on watching yourself grow up


Having a blog to document arguably one’s most formative years is weird. Having a blog to document what one wears during those most formative years is way weird.

Thankfully I decided early on this little piece of internet would not be a public diary. I saved the majority of my juicy first date night stories and weepy first days in a new city rants (most of them, at least) for spilling into the ears of close friends. Instead these four-ish years of Ragged or Well-Dressed has documented what I look like. Just great.

My relationship with the way I look has, for the most part, been pretty simple.


My relationship with the way I look was solely determined by men until one broke up with me and I cut off all of my hair and started this blog.

My heart was halved and with it my long tresses. But instead of the cliched break-up bob I went full on Miley, letting the hairdresser determine my fate. She said I would look great with the sides buzzed. I followed her lead blindly, leaving my confidence on the floor along with my severed locks. I loved my new do, but no one else really did, leaving me to determine my own worth, my own beauty standards by myself.

The hair was gone and with it the confidence that had once come so effortlessly. My first task in my forray into singledom: I would attempt to style a “going out” look for the downtown Tuscaloosa scene. Turns out I had no “going out” tops for drawing a strategic gaze, my shortest shorts were denim and frayed—and forget dresses, my new hair made me look like a prepubescent boy playing in his mother’s clothes. After multiple outfit changes and with my floor covered in every tank top and sparkly skirt I owned, I chose my denim shorts, a striped SWEATER, and platform sandals. And I looked good. Not one boy looked my way, but I loved what I was wearing and I was happy.

Since then I’ve rocked, no attempted, nearly every trend imaginable and settled somewhere in the middle. Culottes, tulle, crop tops, sequins, boyfriend jeans, leather. But mostly boyfriend jeans and sweaters. And behind each outfit post spewing fashion how-to’s, there was an event I overdressed for, a date scared away by billowing fabric, a Sunday afternoon dress-up session grabbing the closest cousin, friend, crush to catch the twirling half smile I never could figure out. Each outfit takes me back to a very specific story, a specific moment documenting varying levels of confidence.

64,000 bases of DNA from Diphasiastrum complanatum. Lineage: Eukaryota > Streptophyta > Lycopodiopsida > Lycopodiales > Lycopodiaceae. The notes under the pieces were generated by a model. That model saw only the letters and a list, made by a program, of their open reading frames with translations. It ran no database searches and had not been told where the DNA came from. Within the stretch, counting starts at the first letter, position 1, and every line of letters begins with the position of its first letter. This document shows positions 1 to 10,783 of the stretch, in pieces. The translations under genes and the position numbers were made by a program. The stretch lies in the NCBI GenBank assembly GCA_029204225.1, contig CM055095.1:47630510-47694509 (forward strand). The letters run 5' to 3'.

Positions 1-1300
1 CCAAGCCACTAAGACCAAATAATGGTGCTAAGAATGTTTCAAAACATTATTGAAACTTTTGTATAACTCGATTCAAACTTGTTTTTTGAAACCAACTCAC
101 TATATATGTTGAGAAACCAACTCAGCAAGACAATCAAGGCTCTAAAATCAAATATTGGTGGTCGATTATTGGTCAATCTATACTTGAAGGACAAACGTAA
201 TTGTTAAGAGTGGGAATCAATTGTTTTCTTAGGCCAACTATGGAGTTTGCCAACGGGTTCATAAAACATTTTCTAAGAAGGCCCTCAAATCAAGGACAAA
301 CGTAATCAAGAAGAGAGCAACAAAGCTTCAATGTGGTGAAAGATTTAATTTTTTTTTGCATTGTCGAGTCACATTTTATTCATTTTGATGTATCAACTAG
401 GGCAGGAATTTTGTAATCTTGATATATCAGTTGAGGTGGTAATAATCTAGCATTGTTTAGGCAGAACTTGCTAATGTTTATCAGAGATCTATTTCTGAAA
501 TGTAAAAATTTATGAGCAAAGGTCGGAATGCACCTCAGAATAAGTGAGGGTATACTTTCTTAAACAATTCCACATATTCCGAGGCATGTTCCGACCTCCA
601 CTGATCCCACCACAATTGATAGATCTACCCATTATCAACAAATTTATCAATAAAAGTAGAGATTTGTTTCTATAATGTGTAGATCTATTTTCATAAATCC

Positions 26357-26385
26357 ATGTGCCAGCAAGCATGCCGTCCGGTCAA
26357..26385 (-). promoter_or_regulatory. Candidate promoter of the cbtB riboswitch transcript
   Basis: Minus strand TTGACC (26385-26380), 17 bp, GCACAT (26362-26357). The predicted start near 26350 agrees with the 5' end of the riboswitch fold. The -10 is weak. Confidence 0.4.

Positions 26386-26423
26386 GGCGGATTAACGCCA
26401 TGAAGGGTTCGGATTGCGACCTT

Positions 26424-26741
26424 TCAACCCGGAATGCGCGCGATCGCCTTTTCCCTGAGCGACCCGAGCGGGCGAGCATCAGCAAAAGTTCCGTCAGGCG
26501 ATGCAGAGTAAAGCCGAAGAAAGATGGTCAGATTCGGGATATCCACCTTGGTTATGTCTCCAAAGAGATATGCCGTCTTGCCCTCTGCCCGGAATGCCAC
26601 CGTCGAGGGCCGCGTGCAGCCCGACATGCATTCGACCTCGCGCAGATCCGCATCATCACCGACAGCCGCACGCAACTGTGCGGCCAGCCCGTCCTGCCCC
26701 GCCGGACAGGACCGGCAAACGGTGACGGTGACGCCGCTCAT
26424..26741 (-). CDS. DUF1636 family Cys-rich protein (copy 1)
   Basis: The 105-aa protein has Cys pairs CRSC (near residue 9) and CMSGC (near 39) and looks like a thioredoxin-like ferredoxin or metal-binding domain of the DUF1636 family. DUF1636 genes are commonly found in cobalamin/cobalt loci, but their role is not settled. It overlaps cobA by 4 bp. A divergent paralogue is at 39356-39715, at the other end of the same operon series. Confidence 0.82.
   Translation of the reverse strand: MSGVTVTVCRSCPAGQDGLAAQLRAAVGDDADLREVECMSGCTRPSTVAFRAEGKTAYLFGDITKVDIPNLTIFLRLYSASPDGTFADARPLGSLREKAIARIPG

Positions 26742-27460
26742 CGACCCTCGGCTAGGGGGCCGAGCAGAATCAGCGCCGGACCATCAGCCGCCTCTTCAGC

I was most “me” in a fluffy tulle skirt and mink stole jaywalking across University Boulevard. I loved the way I looked and didn’t think twice about the girls gawking in their athleisure or boys baffled in ill-fitting khakis. Today I don’t think I would be caught dead (Scratch that. Please bury me in that tulle skirt) in tulle or really skirts for that matter. But cheers, old Abbey. That confidence is inspiring to this new, not so confident Abbey swathed in mostly neutrals and ankle-grazing skinny jeans.

My hair has grown out and I’ve learned to not balance my levels of confidence on what I’m wearing or what my hair looks like. But along with hair growth, this blog has also documented adult acne, the death of my high school metabolism, and this chunk of grey hair that has appeared fiercely in my cowlick.

It’s weird to be able look at your physical transformation over time. It puts your body in perspective and it’s not always kind. But it’s kind of really amazing to look back and see how I found myself beautiful in shirts with “GEEK” emblazoned on the front and humongous sweaters that turtlenecked up to my nose, overtly feminine skirts and masculine trousers.

So maybe I just wanted to acknowledge and thank my old self; who discovered at 21 her worth is not in her hair, or how many boys buy her drinks at bars she doesn’t really even want to be at, or in the tag of her new skirt she had to exchange for a larger size. She would love my grey hair. She would love that I found a new minimalist look valuing comfort over style. But she would also want me to love it too. After all this new look, this new body, and this grey hair got her to her dream job in her dream city.

Thanks girl. Love you too.